Presti offered $15,000 for the approximately nine-acre property, the figure selectmen set as the minimum when they offered it for sale by bid. Town Manager Mary Sabins said the sum would cover back taxes and town costs.

Selectmen unanimously authorized Sabins and Presti to work out details and report back.

Resident David Jenney gave selectmen a progress report on the Cross Hill Cemetery. Selectmen approved spending to repair broken stones.

Jenney also proposed additional publicity for the annual town meeting, specifically a postcard notification to each voter, and asked whether board members are satisfied with the town website that he maintains under Sabins’ direction.

Selectmen are content with the website; no one had suggestions for improving it. Newly re-elected board Chairman Lauchlin Titus doubted postcards would increase town meeting attendance, but asked Sabins to get a cost estimate for a mailing.

Sabins reported work has already started on implementing the Window Dressers program in Vassalboro. More than 30 residents have signed up, two volunteer measuring teams are at work and the community build, when the draft-stopping window inserts are constructed, is scheduled for Dec. 16 and 17, and if necessary Dec. 18 and 19, at the former mill in North Vassalboro.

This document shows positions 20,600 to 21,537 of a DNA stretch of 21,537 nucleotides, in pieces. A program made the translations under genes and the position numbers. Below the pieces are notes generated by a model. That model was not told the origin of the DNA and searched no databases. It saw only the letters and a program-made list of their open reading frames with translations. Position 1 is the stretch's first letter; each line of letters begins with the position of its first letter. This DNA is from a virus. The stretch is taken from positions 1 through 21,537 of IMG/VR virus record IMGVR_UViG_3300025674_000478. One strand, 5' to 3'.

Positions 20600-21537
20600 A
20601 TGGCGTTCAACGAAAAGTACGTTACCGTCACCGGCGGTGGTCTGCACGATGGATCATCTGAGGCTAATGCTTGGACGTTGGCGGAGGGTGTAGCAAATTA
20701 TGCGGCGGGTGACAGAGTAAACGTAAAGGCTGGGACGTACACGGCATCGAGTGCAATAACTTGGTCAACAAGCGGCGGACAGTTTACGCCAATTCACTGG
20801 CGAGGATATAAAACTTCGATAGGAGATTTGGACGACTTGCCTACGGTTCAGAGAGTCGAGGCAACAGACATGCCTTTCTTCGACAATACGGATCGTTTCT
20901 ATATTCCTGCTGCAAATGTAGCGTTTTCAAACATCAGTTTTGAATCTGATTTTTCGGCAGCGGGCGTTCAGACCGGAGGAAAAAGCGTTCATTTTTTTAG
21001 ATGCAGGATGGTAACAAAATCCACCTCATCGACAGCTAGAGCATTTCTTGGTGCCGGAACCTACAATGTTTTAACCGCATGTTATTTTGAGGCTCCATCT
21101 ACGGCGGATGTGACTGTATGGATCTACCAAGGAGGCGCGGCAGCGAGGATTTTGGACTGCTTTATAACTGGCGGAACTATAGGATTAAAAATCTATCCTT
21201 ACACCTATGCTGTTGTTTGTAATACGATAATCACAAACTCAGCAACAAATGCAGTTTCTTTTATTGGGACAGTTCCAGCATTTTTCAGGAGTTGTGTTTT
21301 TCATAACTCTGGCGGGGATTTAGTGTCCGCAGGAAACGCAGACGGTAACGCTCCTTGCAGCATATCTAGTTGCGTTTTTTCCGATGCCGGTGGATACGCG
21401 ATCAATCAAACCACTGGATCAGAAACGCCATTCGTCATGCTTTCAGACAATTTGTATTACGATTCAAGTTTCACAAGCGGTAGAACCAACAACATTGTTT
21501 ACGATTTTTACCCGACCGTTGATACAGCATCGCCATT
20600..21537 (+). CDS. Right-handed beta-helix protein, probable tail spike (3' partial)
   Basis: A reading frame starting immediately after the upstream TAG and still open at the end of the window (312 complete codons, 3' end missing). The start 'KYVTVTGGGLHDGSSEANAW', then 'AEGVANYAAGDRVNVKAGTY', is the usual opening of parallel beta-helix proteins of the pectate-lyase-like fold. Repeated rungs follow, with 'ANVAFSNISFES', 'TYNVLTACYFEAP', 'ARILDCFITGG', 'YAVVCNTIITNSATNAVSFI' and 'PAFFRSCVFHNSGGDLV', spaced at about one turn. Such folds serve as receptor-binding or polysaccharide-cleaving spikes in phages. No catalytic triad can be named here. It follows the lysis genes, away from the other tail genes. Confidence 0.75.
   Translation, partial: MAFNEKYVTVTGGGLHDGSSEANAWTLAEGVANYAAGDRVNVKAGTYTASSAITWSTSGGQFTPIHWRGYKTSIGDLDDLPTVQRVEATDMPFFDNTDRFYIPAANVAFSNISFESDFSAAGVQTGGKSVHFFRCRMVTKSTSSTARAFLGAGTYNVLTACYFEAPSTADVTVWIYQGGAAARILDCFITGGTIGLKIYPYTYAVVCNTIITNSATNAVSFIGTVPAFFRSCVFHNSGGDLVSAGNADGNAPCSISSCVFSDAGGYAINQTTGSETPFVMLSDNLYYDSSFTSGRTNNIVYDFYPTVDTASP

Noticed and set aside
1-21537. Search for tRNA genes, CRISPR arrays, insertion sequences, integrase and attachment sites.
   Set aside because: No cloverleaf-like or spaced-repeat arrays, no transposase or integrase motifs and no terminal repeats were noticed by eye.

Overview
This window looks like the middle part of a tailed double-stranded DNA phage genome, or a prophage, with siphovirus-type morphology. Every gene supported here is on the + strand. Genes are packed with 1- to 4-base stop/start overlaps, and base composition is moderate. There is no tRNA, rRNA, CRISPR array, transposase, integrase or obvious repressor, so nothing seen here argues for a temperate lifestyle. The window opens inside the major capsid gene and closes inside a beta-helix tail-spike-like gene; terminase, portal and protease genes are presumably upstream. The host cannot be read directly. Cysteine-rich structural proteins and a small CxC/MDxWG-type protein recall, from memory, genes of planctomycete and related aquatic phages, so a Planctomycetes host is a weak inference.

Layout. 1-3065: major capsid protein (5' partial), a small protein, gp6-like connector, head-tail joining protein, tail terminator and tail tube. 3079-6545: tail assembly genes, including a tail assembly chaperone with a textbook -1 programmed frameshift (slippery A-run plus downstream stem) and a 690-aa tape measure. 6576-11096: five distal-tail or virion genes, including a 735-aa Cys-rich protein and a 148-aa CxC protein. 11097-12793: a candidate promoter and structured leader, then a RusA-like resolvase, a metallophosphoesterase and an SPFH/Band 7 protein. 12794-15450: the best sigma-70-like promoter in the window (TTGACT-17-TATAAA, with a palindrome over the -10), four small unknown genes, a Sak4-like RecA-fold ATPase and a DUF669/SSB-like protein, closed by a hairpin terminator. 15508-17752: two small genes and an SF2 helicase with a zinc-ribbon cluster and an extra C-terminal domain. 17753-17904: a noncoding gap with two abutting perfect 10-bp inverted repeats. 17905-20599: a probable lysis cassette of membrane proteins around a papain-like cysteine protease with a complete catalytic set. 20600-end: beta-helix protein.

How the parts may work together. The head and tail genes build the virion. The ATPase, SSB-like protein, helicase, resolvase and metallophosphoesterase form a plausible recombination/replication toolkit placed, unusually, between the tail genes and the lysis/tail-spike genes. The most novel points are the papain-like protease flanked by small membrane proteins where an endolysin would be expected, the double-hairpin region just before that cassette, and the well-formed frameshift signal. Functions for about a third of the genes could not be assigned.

Titus reported the recent windstorm damaged sections of the mill roof. Local fund-raisers will be held to help with repair costs, he said.

Selectmen authorized Sabins to talk with Vassalboro’s two waste haulers in preparation for the April 1, 2018, change from the Penobscot Energy Recovery Company facility to the new Fiberight plant (or a temporary substitute if the plant does not open on schedule). The manager said one of Vassalboro’s current hauling contracts expires in mid-January, the other two in mid-June.

The next regular selectmen’s meeting would be Thursday evening, Nov. 30, but the time conflicts with a workshop for elected officials all three board members plan to attend. They decided they will meet if necessary early in the afternoon of Nov. 30. Selectmen’s meetings are announced on the Vassalboro website.